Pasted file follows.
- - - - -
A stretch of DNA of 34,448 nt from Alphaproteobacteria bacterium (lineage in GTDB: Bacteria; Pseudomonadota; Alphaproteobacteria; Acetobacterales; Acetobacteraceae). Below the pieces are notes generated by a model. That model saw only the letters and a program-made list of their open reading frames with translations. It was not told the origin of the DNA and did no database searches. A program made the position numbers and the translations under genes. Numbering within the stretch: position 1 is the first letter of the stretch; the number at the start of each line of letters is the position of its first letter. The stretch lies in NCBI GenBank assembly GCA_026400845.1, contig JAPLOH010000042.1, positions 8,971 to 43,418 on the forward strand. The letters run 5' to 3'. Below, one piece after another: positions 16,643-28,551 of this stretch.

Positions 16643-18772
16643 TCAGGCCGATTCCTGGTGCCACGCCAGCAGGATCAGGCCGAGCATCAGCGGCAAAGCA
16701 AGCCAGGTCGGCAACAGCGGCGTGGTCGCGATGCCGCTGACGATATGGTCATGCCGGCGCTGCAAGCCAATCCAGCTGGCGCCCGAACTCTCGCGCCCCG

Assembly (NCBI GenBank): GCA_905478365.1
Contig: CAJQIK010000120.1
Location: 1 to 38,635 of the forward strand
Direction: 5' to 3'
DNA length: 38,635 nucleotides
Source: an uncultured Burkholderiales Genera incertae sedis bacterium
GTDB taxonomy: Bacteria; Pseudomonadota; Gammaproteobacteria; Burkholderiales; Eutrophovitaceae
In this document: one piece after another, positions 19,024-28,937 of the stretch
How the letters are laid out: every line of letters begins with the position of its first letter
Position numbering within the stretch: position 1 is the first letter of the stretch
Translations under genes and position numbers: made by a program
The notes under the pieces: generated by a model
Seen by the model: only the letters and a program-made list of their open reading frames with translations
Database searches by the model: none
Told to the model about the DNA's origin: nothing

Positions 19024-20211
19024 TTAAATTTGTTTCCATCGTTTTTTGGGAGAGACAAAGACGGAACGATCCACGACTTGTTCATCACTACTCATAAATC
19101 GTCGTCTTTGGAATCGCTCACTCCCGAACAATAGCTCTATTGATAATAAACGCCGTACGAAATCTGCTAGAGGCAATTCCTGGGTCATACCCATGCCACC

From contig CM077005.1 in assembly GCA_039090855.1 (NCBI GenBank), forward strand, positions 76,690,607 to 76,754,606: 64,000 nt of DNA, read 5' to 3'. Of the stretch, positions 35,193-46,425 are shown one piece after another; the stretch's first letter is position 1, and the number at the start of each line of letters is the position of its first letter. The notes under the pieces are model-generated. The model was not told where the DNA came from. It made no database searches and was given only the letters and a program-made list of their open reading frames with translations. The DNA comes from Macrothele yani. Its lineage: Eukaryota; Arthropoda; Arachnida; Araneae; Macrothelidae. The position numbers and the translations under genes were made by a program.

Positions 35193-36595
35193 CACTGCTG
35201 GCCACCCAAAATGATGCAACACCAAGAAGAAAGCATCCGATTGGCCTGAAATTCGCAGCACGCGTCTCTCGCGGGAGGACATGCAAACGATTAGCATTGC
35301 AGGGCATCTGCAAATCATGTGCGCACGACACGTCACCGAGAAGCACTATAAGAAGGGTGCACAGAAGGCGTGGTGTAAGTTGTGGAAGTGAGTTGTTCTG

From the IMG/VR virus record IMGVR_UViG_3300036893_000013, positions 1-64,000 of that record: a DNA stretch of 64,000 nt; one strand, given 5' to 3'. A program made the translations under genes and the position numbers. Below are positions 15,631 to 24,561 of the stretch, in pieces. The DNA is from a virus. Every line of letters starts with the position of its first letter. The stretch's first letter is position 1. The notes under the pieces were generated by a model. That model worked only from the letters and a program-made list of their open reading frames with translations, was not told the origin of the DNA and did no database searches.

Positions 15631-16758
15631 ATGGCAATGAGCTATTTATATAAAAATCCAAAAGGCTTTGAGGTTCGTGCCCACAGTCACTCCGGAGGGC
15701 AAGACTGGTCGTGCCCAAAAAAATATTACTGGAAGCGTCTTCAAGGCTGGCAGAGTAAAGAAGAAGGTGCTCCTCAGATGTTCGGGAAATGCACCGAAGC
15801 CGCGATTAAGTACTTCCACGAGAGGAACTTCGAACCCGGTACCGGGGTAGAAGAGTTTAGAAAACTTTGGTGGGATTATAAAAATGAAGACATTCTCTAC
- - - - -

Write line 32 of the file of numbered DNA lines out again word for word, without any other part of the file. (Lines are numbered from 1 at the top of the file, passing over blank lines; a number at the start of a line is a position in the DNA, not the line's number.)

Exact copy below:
15801 CGCGATTAAGTACTTCCACGAGAGGAACTTCGAACCCGGTACCGGGGTAGAAGAGTTTAGAAAACTTTGGTGGGATTATAAAAATGAAGACATTCTCTAC